Richard looks intently at Joe. “You desired her all along, did you not?” Joe smiles. “That explains why we were intersecting paths with her so much.” Richard grins. “You were trying to, how you say, hitching up with her?” He shakes his head.

Joe blushes, looking down. “Well, it wasn’t until after high school we connected though. But we’ve been dating for almost a year now.” He stands up, his arms still folded, and steps behind his desk.

Richard’s eyes follow his friend. “A year? You are probably close to …” He watches as Joe pulls a small box from the top desk drawer. The paper dust lightly covering the heavy black velvet on the outside of the box indicates to Richard the box may have been there a while. “Asking her?”

Joe slowly opens the box, peering at its contents. “I don’t know.” He sighs.

Richard steps closer. “You have doubts?”

Joe looks up, quickly closing the box. “No, it’s not that,” Joe corrects. “I’m sure she’ll say yes. She’s probably wondering why I haven’t asked her yet.” He pauses. “I’m just wondering if she’ll be pleased with the ring.”

Richard folds his arms again. “This is humor, is it not?”

Joe puts the box into his coat pocket. “Well, I mean, I did spend two months’ salary on this, and although they got the setting right, I was hoping to get a diamond with a little more blue in it to better match the sapphires.”

Richard stares in amazement. “You are worried about her not liking the color of the stones on the ring?” Richard walks over to his friend. “Give her the ring, Joe! Do you not think she has waited long enough?”

Joe scratches the back of his neck. “I just want everything to be perfect, you know?” Joe starts for the door slowly. “The perfect ring, the perfect setting, the perfect moment.” Joe stops. “I don’t want to mess this up. It’s just too important.”

Richard steps over to Joe. “Joe, the only way you will to mess this up is if you do not ask her!” Joe looks at Richard, letting his words sink in.

Joe looks away and nods. “Maybe you’re right.” He starts again for the door. Stepping through, he stops and turns back. “You coming?”

“Coming?” Richard inquires.

Joe smiles. “I have an idea of how I can get some time off!”




At the opposite end of the vast acreage from the engineering area lay the corporate headquarters of Matterhorn. Within lay various administrative departments that coordinate with the company’s far-flung operations.

While most other departments are forced to use video conferencing as their principle means of quickly communicating with the central headquarters, the engineers are afforded the luxury of addressing their superiors in person. The engineers, including Joe, often take advantage of this unique privilege.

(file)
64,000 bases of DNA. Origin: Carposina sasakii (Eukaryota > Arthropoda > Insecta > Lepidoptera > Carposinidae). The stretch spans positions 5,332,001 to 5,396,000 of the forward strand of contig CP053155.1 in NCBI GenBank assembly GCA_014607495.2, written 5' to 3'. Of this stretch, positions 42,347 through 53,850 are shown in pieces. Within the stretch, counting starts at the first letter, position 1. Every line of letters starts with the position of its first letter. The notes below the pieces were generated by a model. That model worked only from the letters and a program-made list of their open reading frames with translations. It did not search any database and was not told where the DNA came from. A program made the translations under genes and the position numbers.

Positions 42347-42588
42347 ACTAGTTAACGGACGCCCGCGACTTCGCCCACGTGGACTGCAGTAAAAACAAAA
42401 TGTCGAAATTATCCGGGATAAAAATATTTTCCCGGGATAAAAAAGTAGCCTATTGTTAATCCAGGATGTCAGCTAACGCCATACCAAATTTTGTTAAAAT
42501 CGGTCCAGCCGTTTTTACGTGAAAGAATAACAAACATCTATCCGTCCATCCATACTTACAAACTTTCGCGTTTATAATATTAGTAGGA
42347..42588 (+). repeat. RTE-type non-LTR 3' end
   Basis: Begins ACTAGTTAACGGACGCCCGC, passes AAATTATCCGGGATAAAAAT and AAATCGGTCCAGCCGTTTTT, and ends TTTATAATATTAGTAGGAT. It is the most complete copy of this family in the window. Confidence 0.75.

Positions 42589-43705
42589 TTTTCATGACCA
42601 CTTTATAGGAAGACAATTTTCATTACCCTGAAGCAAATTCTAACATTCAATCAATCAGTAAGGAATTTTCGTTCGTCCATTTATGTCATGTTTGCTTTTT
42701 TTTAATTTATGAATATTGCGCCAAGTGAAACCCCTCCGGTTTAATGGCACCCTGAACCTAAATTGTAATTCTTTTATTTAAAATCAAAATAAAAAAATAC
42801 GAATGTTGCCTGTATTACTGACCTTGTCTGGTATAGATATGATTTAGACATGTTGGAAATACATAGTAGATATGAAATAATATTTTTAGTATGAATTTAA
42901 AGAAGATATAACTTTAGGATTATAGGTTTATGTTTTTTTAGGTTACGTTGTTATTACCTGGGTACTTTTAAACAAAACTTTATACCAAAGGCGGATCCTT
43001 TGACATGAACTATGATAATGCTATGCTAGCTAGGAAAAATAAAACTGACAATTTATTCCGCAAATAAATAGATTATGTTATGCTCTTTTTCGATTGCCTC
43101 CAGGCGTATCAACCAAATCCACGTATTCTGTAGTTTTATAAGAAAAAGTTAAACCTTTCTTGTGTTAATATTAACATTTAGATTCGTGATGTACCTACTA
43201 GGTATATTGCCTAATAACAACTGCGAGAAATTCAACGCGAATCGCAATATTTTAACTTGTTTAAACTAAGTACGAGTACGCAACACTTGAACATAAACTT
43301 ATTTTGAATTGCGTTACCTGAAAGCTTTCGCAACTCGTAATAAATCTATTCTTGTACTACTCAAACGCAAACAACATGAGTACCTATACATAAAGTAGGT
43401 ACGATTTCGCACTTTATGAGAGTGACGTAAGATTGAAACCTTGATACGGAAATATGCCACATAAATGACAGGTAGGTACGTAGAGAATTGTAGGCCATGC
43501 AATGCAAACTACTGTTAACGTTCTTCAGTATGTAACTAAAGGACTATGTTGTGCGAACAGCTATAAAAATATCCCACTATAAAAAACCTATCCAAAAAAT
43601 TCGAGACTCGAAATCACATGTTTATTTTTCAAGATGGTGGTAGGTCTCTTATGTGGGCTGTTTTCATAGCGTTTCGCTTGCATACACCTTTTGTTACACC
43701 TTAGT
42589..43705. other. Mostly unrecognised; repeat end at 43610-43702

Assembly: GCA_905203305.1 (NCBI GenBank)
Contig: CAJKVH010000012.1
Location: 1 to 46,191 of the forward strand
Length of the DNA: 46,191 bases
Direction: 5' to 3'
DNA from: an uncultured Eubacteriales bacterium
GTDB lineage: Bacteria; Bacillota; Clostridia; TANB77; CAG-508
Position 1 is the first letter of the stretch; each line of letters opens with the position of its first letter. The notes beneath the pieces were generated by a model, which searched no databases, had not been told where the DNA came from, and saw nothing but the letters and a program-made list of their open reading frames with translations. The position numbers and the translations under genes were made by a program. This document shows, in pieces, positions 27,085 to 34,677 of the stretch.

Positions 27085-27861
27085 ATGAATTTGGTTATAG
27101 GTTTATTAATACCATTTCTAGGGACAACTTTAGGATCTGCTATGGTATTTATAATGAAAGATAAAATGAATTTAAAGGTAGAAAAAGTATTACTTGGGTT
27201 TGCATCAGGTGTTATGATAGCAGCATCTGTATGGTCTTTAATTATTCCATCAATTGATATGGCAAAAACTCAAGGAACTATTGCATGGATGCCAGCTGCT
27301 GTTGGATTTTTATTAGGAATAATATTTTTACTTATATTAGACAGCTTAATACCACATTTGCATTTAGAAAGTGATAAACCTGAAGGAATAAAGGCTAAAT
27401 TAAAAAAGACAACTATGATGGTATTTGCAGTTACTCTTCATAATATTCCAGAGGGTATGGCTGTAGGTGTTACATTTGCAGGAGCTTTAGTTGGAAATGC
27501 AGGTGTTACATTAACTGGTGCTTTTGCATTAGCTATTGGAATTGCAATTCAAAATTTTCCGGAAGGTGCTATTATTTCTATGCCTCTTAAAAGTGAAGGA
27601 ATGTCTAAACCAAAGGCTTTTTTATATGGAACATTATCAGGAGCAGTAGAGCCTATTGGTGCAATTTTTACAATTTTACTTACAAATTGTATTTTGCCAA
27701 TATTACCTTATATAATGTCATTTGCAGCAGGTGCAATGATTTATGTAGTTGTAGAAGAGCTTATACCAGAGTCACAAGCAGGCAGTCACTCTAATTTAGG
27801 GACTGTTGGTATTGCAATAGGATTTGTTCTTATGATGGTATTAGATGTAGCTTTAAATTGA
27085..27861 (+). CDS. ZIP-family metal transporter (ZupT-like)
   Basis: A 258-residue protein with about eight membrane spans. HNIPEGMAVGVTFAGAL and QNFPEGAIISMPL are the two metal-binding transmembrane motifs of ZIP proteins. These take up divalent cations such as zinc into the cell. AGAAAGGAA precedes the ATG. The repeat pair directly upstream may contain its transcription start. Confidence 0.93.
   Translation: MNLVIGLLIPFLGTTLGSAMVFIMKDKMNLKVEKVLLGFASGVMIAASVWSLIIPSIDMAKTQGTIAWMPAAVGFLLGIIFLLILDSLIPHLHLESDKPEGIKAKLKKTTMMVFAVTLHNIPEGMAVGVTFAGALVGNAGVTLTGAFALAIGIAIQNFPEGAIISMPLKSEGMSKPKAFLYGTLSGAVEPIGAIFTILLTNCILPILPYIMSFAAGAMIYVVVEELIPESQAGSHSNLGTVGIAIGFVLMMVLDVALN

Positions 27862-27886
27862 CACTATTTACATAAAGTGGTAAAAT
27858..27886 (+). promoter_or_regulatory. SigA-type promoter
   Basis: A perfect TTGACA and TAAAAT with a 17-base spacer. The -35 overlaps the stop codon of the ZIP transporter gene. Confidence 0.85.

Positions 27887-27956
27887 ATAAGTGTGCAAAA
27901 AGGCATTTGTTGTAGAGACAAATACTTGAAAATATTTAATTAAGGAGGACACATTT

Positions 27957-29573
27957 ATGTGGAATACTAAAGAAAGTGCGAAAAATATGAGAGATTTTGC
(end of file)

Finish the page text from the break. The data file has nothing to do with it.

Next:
The corporate headquarters building is set on a particularly well-landscaped portion of the complex. Each of the three buildings, staggering in height (with the middle building being the tallest, the one to its left slightly shorter, followed by the third being the shortest), resembles the gothic and postmodern architecture popular in the early twentieth century. Each building has heavy marble facades around the first two or three floors in several muted shades. Each building is also decorated with ornate staggered masonry, including contrasting hued bricks on the corner edges and in the detailing around the windows. Each building tapers to a rounded point, having a large medallion-shaped picture window in each side. The window bears the nearly two-hundred-year-old logo of the company within. They enter the tallest building through one of the rotating doors into the huge lobby. Upon walking in, Richard pauses for a moment to take in his surroundings.

Richard takes note of the vast though sparse lobby within the middle building, noting only the large, ornate pillars of white marble supporting the building and the expansive information desk in the center of the area as decor. The floor is covered with a heavy deep maroon plush pile carpet, to contrast with the white marble trim. Richard looks up at the nearly ten-meter bronze eagle perched atop the rear of the information desk, its wings spread, preparing to take off through the third floor.

As they walk up to the receptionist counter, Richard notes how the counter is made from the same white marble. A young woman, sitting behind the counter, typing away, stops, seeing the pair approach her. “Can I help you?” she asks politely.

Joe looks down to her, smiling. “It’s me. I’m here to see Mr. Matterhorn,” he causally remarks.

“Yes, that’s the only reason you ever come up here, anymore,” she says with a sigh, pushing a button on a nearby console as she lifts the handset to a communications console. Joe pulls back from the counter, Richard seeing his friend’s eyes widen and his grasp of the counter tense. She looks up at him. “You can go up. He’s in a meeting, but he’ll be finished by the time you get up there.” Joe grins nervously and then darts quickly to the bank of elevators directly behind the information desk. He presses a button with an arrow pointing up.

Richard follows, putting his hands behind his back. “What was this reaction concerning?” Richard asks, leaning forward as he nears Joe.

“Oh, well,” Joe says, rubbing the back of his neck, “I apparently gave her the impression I was interested in her or something like that.” Richard looks over to Joe. A green arrow above one of the doors elatedly dings, signaling the arrival of an elevator. Joe turns, noticing the polished brass doors of a nearby elevator pop open.